A worker is seen during the installation of EDP’s (Energias de Portugal) largest floating solar park on a dam in Europe, on the surface of Alqueva dam, in Moura, Portugal © REUTERS/Pedro Nunes
By Sergio Goncalves and Miguel Pereira
Two tugboats have moved a vast array of 12,000 solar panels, the size of four soccer pitches, to their mooring on Portugal’s Alqueva reservoir in preparation to start up Europe’s largest floating solar park in July.
Built by the country’s main utility EDP on Western Europe’s biggest artificial lake, the shiny floating island is part of Portugal’s plan to cut reliance on imported fossil fuels whose prices have surged since Russia’s invasion of Ukraine.
Blessed by long hours of sunshine and Atlantic winds, Portugal has accelerated its shift to renewables. But even though Portugal uses almost no Russian hydrocarbons, its gas-fired power plants still feel the squeeze of rising fuel prices.
Miguel Patena, EDP group director in charge of the solar project, said when the tugboats moved the panels into position that electricity produced from the floating park, with an installed capacity of five megawatts (MW), would cost a third of that produced from a gas-fired plant.
The panels on the Alqueva reservoir, which is used to generate hydropower, would produce 7.5 gigawatt/hours (GWh) of electricity a year, and would be complemented by lithium batteries to store two GWh.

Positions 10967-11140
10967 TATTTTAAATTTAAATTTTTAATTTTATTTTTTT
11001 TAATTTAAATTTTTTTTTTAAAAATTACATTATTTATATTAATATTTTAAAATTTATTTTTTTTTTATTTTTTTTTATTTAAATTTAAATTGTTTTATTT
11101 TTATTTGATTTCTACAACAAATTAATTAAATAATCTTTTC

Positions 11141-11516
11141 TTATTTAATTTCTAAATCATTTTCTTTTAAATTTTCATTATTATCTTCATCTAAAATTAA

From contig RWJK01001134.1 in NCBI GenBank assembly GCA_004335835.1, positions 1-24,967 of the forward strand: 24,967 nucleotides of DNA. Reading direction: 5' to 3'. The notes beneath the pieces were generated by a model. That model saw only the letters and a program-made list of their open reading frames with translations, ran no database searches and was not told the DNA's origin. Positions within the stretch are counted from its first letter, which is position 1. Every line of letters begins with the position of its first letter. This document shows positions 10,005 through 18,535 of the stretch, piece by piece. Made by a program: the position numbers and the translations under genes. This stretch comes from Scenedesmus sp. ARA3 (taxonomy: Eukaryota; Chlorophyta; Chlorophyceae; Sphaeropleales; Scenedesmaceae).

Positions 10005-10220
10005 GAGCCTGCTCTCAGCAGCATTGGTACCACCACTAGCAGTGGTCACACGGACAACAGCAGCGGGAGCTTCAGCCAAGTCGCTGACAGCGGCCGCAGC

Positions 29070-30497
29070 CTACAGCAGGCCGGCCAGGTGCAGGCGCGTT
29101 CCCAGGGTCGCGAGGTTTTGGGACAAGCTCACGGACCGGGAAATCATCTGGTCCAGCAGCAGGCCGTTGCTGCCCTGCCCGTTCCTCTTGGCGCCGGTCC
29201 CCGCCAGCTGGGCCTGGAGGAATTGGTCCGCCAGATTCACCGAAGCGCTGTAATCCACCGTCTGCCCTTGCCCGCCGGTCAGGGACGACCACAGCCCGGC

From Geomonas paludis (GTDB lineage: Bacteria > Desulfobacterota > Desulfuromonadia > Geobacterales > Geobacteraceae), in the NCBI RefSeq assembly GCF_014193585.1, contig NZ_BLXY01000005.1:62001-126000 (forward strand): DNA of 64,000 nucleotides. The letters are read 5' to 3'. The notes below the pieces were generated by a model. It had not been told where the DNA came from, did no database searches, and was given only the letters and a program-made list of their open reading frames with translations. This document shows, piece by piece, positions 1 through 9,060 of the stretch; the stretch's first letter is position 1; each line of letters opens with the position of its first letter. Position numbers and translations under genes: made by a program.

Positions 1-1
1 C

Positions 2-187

The solar panels will supply 1,500 families with power or a third of the needs of the nearby towns of Moura and Portel.
“This project is the biggest floating solar park in a hydro dam in Europe, it is a very good benchmark,” Patena said.
Solar panels mounted on pontoons on lakes or at sea have been installed in a range of places from California to polluted industrial ponds in China, in the fight to cut CO2 emissions.
Floating panels do not require valuable real estate and those on reservoirs used for hydropower are particularly cost effective as they can hook up to existing links to the power grid. Excess power generated on sunny days can pump water up into the lake to be stored for use on cloudy days or at night.
EDP executive board member Ana Paula Marques said the war in Ukraine showed the need to accelerate the shift to renewables.
She said the Alqueva project was part of EDP’s strategy “to go 100 percent green by 2030,” with hydropower and other renewables now accounting for 78 percent of EDP’s 25.6 GW of installed capacity.
In 2017, EDP installed a pilot floating solar project with 840 panels on the Alto Rabagao dam, the first in Europe to test how hydro and solar power could complement each other.
EDP already has plans to expand the Alqueva project. It secured the right in April to build a second floating farm with 70 MW installed capacity.